From The Wiz to Wicked, from Toto to “friends of Dorothy,” arguably no American movie has influenced popular consciousness more than Victor Fleming’s 1939 The Wizard of Oz. And yet its lingering thematic and visual presence in David Lynch’s filmography might come, to some, as a surprise. After all, most of us first watch The Wizard of Oz as children; Lynch’s fare often veers so dark that full-grown adults need a visual and conceptual palate-cleanser before heading to bed. For these reasons, Alexandre O. Philippe’s Lynch/Oz would seem a must-see for fans of the yellow brick road or the Great Northern Hotel of Twin Peaks. If only.

What could have been a riveting exploration of how one of the weirdest American movie classics shaped one of our weirdest contemporary auteurs is, instead, a series of desultory video essays narrated by critics and directors who, on occasion, seem to know little about film or film history. Somehow nearly every canonical film is “like” The Wizard of Oz — from The Miracle Worker to The Big Lebowski. The film’s late-Depression context and queer appeal are almost entirely passed over as speakers rhapsodize about what are incredibly common narrative themes and plot points across not just cinema, but both Western and Eastern storytelling: a physical journey bringing about an epiphany, a portal into a new and foreign world, asymmetries of power, and so on. 

Much of what is thematically traced to The Wizard of Oz also applies to the books that preceded it: Frank Baum’s 1900 children’s novel upon which it was based, Lewis Carroll’s 1865 Alice’s Adventures in Wonderland — not to mention older texts like Homer’s The Iliad and the Odyssey or the Mesopotamian Epic of Gilgamesh. Lynch/Oz demonstrates how all great filmmakers build on the work of great filmmakers before them — from Antonioni to Arthur Penn to George Lucas. “Is that an Oz narrative?” asks director Rodney Ascher, commenting on Luke Skywalker traveling to the Death Star to join the Rebellion. “Is everything?”

Still from Lynch/Oz

But if “everything” is an Oz narrative, then why focus on David Lynch? Lynch/Oz is most compelling when the screen splits to compare striking visual parallels between the fantasy musical and Lynch moments: the wicked witch who suddenly appears in Wild at Heart (1990), Naomi Watts’s Dorothy-like awe as she arrives in Hollywood in Mulholland Drive (2002), the preponderance of ruby red shoes donned by Lynch’s female characters. Filmmakers John Waters and Karyn Kusama offer the only redeeming commentary, with distinct, evidence-backed claims specific to The Wizard of Oz and how it influenced Lynch and other directors.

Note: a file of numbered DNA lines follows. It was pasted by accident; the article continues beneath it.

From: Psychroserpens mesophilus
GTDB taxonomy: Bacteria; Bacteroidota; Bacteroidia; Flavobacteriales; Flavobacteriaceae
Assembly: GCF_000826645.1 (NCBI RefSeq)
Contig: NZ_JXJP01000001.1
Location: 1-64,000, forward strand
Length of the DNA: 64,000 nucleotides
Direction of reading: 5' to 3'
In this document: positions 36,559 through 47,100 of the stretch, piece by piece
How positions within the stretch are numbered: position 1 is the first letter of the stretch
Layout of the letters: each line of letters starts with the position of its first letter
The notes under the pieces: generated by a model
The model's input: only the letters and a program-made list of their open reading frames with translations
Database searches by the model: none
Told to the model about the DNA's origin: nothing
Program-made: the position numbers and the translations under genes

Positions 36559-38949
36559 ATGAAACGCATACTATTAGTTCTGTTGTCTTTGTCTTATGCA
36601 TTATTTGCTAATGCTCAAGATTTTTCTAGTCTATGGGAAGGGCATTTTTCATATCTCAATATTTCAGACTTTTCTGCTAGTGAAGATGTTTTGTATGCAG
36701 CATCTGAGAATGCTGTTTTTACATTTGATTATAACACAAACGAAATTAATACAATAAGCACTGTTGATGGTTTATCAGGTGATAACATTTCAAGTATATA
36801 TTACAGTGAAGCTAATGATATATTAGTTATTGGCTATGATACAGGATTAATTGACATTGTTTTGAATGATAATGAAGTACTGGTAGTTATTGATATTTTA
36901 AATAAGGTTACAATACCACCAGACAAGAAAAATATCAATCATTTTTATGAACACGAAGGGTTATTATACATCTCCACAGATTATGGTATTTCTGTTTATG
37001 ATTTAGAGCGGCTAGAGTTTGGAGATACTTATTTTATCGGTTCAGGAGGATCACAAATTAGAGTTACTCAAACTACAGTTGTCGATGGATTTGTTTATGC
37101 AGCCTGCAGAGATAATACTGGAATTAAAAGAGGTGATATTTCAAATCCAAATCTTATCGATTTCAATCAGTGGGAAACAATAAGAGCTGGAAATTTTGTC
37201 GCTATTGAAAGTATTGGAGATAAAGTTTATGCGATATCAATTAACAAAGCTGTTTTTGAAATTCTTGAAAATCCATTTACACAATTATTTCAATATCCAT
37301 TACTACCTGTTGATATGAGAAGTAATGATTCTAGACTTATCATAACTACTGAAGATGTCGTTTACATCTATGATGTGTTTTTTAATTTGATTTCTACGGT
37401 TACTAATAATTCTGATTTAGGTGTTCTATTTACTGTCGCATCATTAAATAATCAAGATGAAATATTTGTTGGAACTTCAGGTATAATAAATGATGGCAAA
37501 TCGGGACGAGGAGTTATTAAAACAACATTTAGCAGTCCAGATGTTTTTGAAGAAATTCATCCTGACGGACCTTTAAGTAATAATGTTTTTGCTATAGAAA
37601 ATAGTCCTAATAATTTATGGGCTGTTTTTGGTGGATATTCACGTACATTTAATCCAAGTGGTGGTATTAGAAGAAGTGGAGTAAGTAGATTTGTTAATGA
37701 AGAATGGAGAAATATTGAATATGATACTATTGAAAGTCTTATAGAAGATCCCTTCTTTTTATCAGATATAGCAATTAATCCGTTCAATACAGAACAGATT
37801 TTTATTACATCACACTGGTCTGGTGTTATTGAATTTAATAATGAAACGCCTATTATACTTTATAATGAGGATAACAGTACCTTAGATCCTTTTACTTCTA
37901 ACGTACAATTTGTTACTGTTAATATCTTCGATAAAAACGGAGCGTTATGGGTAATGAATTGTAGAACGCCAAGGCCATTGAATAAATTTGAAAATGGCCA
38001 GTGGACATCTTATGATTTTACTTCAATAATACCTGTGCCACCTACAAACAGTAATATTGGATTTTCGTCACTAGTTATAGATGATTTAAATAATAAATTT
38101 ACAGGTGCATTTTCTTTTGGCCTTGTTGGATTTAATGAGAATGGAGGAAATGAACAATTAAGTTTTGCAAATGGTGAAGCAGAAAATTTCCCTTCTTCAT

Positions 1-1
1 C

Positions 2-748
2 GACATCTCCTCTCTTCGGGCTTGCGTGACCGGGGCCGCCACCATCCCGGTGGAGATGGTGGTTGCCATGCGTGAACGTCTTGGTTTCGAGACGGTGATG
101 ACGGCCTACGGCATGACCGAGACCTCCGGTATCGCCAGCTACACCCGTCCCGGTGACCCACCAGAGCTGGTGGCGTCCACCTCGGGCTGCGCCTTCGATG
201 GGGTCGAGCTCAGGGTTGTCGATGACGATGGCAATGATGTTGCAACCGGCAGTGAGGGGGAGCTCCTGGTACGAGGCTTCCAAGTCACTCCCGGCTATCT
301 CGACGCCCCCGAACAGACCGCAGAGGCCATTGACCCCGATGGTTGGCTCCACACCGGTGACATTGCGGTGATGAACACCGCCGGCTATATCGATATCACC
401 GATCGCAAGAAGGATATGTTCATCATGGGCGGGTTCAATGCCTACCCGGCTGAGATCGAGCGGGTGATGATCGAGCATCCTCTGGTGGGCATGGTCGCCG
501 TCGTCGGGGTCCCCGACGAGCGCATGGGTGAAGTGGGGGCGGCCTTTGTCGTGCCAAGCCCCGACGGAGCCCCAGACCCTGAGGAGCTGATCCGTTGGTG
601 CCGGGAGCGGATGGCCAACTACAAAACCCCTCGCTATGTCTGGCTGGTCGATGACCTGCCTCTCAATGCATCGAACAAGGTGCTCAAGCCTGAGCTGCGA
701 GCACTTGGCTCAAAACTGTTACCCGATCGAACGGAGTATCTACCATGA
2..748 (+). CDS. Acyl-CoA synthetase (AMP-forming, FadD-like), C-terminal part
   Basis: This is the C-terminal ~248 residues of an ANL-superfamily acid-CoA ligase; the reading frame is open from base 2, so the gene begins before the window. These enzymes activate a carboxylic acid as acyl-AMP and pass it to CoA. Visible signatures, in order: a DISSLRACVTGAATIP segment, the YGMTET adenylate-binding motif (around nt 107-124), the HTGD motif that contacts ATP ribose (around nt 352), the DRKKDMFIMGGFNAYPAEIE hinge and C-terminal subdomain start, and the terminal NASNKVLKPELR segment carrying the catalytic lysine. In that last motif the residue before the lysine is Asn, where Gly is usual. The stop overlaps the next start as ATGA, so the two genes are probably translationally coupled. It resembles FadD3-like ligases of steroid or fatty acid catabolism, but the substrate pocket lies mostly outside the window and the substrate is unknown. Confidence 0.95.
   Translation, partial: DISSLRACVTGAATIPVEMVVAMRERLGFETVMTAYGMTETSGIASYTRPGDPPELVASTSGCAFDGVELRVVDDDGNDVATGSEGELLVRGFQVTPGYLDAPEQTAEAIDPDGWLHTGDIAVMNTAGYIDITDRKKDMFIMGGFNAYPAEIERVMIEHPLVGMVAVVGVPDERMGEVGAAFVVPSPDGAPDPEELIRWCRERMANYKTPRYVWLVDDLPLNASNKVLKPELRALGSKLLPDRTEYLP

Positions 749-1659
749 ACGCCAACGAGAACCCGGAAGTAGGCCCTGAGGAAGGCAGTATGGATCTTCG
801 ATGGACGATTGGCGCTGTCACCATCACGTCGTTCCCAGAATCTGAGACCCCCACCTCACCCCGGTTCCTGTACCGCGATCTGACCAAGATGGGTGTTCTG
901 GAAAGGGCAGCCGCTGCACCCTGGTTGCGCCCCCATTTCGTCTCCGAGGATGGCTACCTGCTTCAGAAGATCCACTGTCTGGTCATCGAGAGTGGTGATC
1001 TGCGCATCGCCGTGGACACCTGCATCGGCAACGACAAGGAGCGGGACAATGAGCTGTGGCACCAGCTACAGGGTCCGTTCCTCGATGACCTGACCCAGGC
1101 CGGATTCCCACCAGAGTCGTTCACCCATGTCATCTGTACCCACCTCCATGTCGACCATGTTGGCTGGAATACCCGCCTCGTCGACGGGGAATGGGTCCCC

“There is not a day that goes by that I don’t think about The Wizard of Oz,” Lynch has said of the film — and from the excerpts of his work in this doc, it’s not hard to believe that. But by comparing this cinematic touchstone to so many movies, of so many styles, several having nothing to do with Lynch (Eddie Murphy’s Coming to America?), Philippe dilutes the thesis of the film. For those with only a stumbling grasp of film history or storytelling staples, Lynch/Oz may prove insightful (“look, all these movies contain similar conflicts or plot points!”), but for those who desire a deeper understanding of either The Wizard of Oz or Lynch’s singular oeuvre, this doc will disappoint.

Lynch/Oz is currently in theaters.

Eileen G’Sell is a poet and critic with recent contributions to Jacobin, Poetry, The Baffler, and The Hopkins Review. Her second volume of poetry, Francofilaments, is forthcoming from Broken Sleep Books....

One reply on “If Only Lynch/Oz Had More of a Brain”

  1. If indeed Lynch thinks about Oz everyday, then that’s a solid premise for a documentary or an essay. The next question is how to go about explicating that theme. Direct influences only? And how might those be evidenced, especially in work as complex as Lynch’s. Shall indirect influences be considered? What about wide cultural influences that are somehow “in the air” we all breathe? Perhaps the documentary swings too widely for the reviewer’s sensibilities, but she might well acknowledge the sound foundation on which it is based and thank the makers for at least having given it the old undergraduate effort. Is it not better to have filmed and missed the point than never to have filmed at all? The documentary broaches an idea worth further exploration, if not by any means providing the last word on Lynch. It’s worth considering that the great and wonderful Oz may be just that for countless filmmakers in many perplexing ways and indecipherable guises: Great and wonderful.

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